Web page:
A platypus, also known as a duckbill, is an Australian mammal who is known for its special adaptations and distinctive combination of features. Places like freshwater creeks, slow moving rivers are where these aquatically adapted mammals live, by digging a burrow in the river bank. Platypus are monotremes, one of the few egg laying mammals, who spend most of their life alone and feed on small water animals.
Factors Affecting the Species
From the land clearing and changes in the river flow over the years to the devastating impact of Black Summer in the country, Platypus have been in constant stress. They were listed as endangered species by the IUCN in 2016. The great predators like snakes, birds, foxes and wild dogs venture around the platypus' habitat. The Australian Summer of 2019, which came with tragic bushfires led the population of this creature to reduce by 2%. These rare animals were rescued from dried up lakes, where their burrows were clogged with sediments with limited food sources. Reports of 2020 showed that there are only around 3,00,000 platypuses left in this world. Though Australian fires are a common occurrence, the climate change which comes with major droughts and floods, have made the species really vulnerable.
Australia’s Refugee Centre
The locals and community members are being educated to understand the ecology and threats to platypus. Regular monitoring program has been implemented where habitats are observed, rivers and its surroundings are cleaned by locals and regular flow of the stream is kept in check. In 2019, the Australian government banned hunting and catching fishes, and the usage of any type of closed trap nets in the freshwater. Samples of water are also being tested to get the traces of Environmental DNA (eDNA) of platypus, like mucous and skin cells, with the help of which, one can learn more about the species and create a favourable environment for them to breed. This challenge is being undertaken by the government with different collaborators which includes the Victorian Government (Department of Environment, Land, Water and Planning) and Melbourne Water.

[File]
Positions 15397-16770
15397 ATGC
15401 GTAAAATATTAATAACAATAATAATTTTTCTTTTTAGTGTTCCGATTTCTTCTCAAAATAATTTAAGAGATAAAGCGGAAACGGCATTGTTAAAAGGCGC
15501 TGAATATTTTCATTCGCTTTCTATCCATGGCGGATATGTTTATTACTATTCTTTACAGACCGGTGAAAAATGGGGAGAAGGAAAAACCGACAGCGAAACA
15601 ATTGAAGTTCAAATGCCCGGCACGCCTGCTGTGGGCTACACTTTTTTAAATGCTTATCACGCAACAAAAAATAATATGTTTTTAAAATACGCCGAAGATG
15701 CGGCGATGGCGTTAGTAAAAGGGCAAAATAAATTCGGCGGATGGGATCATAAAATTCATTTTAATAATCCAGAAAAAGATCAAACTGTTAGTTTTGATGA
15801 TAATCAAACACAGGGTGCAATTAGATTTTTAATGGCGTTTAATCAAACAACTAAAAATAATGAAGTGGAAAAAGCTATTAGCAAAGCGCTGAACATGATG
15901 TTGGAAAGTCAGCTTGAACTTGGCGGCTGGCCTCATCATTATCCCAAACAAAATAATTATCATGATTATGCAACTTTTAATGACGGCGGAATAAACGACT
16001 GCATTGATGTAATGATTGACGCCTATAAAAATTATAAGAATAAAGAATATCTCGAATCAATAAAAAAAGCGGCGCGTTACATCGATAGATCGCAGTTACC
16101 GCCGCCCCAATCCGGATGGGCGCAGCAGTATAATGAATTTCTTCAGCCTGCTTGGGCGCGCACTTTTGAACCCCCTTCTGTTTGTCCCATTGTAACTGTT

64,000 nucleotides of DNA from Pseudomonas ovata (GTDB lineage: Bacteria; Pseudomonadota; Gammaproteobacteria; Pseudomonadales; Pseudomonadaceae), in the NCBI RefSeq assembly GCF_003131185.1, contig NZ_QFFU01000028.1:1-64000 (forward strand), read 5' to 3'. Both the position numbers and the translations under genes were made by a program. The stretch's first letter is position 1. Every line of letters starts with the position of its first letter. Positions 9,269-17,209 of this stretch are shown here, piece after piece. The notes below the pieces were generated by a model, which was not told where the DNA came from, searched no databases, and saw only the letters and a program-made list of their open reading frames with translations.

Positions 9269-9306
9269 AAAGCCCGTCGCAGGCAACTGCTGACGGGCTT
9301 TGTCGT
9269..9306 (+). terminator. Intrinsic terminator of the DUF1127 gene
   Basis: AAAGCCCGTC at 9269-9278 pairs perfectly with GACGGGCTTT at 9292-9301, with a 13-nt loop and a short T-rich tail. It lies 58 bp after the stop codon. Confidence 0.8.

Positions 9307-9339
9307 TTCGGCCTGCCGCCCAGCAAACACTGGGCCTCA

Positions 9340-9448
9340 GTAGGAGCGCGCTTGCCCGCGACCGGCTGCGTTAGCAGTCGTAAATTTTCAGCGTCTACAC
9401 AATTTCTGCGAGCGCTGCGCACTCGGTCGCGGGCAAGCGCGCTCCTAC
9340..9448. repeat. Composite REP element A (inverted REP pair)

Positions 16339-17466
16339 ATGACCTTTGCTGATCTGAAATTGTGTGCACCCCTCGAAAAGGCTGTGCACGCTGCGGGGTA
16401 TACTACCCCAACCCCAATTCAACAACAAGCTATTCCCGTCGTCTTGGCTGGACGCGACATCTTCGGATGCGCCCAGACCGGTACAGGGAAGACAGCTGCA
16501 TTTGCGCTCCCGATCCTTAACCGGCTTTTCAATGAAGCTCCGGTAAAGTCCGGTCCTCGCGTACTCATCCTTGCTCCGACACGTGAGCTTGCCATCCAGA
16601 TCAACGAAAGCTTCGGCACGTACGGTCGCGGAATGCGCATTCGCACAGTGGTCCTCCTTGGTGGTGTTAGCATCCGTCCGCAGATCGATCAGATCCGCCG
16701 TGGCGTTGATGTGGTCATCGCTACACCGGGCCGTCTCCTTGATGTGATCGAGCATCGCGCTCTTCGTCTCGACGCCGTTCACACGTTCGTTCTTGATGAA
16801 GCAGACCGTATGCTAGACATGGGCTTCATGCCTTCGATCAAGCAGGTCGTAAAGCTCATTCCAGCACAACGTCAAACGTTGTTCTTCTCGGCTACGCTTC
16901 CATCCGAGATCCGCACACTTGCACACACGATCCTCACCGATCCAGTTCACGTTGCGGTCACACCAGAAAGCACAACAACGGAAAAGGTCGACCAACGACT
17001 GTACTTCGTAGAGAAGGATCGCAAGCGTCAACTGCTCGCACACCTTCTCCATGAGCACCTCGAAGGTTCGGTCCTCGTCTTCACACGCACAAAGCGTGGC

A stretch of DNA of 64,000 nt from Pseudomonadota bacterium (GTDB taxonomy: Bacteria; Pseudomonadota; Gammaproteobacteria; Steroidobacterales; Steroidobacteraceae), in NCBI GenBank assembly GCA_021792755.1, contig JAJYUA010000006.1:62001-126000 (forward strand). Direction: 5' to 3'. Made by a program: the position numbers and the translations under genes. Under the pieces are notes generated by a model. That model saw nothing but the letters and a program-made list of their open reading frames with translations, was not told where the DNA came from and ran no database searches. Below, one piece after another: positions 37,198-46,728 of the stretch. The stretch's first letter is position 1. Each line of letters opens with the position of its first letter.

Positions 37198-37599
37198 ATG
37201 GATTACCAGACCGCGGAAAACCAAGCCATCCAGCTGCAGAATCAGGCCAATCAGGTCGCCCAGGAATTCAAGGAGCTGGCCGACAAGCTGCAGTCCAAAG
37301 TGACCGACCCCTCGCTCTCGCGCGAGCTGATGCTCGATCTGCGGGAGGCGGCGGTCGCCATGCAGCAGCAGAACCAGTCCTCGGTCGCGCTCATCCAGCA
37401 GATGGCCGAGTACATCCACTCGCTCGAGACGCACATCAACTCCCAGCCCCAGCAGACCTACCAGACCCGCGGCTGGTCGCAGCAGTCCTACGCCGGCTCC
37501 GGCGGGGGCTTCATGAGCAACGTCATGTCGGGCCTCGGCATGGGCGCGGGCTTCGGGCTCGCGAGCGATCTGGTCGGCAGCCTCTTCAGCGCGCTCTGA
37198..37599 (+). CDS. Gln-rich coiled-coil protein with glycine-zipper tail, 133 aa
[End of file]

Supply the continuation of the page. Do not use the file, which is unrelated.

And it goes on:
The refuge will be built to study and learn more about highly specific habitat needs of platypus, so as to save them from extinction. Housing up to 65 platypuses, mainly after the emergencies and natural disasters. The refuge will be set up at Taronga Zoo, New South Wales by the year 2022. Ponds and burrows will be made by Taronga Conservation Society Australia, creating a suitable environment to promote breeding and re-establish population. We are hoping that the refugees work out well and protect them, because Earth is not ready to lose another fascinating creature.
The olive ridleys and platypus are still vulnerable. Not only the environmentalists, but also the locals and government are participating towards their protection. In february, 2021, increasing plastics and irresponsible dumping of garbage on the beach, led to the death of 800 of these turtles. The government agencies, forest and fisheries department had failed miserably towards the protection of Olive Ridley Turtles, due to their negligence. After the incident, protocols are being followed more strictly than ever. If steps are not taken to control climate change and human activities, then not only these but many more unique species will be on the verge of vanishing away from the face of Earth. We need to wake up before the land becomes barren of any animal and help however we can, to keep this beautiful diversity intact.